50. What two unusual properties does the 19-letter name Jasper Whitcomb Lundy have?

  51. HEAD can be changed into TAIL in five steps, only changing one letter each time, via the intermediate words HEAL, TEAL, TELL and TALL. Can you get from MAN to APE in six steps? Can you get back in five?!

  52. Find four common unrelated words that contain "gp" in the middle of them.

  53. For each of the following strings of letters, find a common word containing it.
    1. "ngu"
    2. "imse"
    3. "mfi"
    4. "ewh"

  54. What two well known astronomical bodies can be spelled using the first letters of the names of the eight planets?

  55. Repunctuate the phrase on this sign by a pool to convey the exact opposite message.
    Private. No Swimming Allowed.

  56. What unromantic message is hidden below:

  57. Put one letter is each of the blanks to make two words:

  58. Imagine a dictionary that listed all of its lookup words with their letters in alphabtical order. "Cat" would appear as one of the words under "act". The first word in such a dictionary would be "a" followed by "aa" (a type of lava). What would the next common word be? It has eleven letters! What two items of clothing would likely be the last two words in such a dictionary?

  59. What pair of letters comes next in this series?
    ST, ND, RD, TH, ...

  60. Find two sets of three consecutive letters in the alphabet, which can be rearranged to form a word. Can you find a set of four such letters?

  61. What three common words end in the letters cion?

  62. A crossword clue reads "Number of fingers" but the answer starts with a J and has nine letters. What is it?

  63. What is unusual about this poem by a famous 19th century writer?
    I often wondered when I cursed,
    Often feared where I would be–
    Wondered where she'd yield her love
    When I yield, so will she.
    I would her will be pitied!
    Cursed be love! She pitied me...

  64. What property of these words frustrates poets?
    orange, month, bulb, wasp, purple

  65. What do the following two examples of verse have in common?
    Upon the flannel beach I heard
    A singing part to "Hair."
    My mermaid's trousers have behind
    The white each peach shall wear.
    Each shall I walk to eat, and I ...
    I do dare!
    Shall I part my hair behind? Do I dare to eat a peach?
    I shall wear white flannel trousers, and walk upon the beach.
    I have heard the mermaids singing, each to each.

  66. Name two common words that start and end with he.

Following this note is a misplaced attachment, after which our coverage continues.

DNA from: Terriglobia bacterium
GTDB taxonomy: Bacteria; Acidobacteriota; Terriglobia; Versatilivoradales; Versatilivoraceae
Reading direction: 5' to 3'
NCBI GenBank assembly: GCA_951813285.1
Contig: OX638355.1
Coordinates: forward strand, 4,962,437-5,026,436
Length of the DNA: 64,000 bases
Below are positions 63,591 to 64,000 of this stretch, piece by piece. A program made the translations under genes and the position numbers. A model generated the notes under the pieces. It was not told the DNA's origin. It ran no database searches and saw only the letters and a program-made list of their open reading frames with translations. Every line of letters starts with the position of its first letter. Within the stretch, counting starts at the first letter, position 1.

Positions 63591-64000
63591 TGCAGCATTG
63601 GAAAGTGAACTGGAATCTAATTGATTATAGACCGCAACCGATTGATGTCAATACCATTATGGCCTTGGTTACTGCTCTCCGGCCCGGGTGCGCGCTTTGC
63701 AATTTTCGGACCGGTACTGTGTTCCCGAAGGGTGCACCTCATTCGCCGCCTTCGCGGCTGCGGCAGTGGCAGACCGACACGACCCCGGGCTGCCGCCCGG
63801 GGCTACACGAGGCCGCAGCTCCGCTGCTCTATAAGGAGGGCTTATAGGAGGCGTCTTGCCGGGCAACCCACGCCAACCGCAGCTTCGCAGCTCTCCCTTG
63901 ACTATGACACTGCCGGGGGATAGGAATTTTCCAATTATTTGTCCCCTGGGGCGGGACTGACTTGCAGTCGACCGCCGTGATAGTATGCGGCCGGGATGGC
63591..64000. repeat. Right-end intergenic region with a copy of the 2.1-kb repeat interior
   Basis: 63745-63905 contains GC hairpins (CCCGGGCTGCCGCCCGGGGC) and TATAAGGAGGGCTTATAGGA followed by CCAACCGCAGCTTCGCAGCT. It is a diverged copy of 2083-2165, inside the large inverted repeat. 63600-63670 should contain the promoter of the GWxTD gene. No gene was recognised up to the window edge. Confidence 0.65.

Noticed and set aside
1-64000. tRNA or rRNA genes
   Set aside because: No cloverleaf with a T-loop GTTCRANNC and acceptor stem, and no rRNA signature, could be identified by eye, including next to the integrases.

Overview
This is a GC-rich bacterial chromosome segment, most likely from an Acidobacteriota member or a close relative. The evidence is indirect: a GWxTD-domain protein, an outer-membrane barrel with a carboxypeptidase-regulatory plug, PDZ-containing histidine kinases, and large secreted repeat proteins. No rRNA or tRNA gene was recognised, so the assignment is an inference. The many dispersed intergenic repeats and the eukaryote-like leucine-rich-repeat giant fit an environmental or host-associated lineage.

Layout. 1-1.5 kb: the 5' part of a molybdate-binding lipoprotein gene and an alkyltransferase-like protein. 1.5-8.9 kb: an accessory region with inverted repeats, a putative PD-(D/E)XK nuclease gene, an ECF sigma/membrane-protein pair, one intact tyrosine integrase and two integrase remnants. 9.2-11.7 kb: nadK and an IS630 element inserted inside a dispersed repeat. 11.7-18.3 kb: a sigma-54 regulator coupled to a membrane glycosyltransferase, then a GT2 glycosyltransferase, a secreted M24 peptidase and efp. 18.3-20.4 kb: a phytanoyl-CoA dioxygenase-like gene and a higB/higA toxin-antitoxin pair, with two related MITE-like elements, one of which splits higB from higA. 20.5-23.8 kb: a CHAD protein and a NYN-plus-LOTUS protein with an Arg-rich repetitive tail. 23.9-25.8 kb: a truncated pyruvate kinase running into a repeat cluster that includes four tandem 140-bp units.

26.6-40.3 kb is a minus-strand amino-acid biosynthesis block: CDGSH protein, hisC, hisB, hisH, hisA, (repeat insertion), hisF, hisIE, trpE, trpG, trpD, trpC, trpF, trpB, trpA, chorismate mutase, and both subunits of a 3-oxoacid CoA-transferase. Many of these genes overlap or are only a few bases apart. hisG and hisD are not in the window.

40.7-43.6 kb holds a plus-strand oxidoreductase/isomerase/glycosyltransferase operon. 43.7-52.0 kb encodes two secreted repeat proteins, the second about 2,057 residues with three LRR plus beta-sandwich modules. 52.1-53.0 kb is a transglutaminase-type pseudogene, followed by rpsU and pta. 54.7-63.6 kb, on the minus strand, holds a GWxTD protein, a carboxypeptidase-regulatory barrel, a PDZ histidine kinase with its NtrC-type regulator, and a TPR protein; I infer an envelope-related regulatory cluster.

67. Find three common words with adac in the middle.

  68. How many unrelated words can you think of that start with dw?

  69. Find three letters that can go before and after ergro—in some order—to make a word. Can you find an example where those letters appear in the same order at both ends?

  70. Imagine a list of all the whole numbers from 1 to 999, spelled out fully. What's the most common letter of the alphabet which does not appear on the list?

  71. What rearrangement of the letters of ocean gives a word which is also associated with water?

  72. What letter comes next below?

  73. "October" and "Sunday" have no letters in common. What other similar combination shares this property?

  74. What other word can be formed using all of the letters of the word chesty?

  75. What word contains the sequence spb within it?

  76. Find the shortest common word containing three u's which are separated by other letters.

  77. What two common words are formed by rearranging the letters in the names of a color of the rainbow?

  78. What hyphenated word can be formed with the letters abcdefgi?

  79. There's common word in which f is pronounced like a v. What is it?

  80. What commonly found liquid might be referred to as "HIJKLMNO"?

  81. A cardinal point and says, "Worth, mouth, fast, and zest." What did he really mean?

  82. What word contains the sequence chach?

  83. What word contains the sequence tantan?

  84. What eight-letter word contains the sequence abc?

  85. What animal name is twice as long in the plural form, compared with singular form?

  86. There is only one day of the week whose name can have its letters rearranged to form a common word. Which day is it?

  87. What letter comes after AB in the alphabet? It isn't C (or D)!

  88. What rearrangement of the letters of elation gives a word which is also associated with the human body?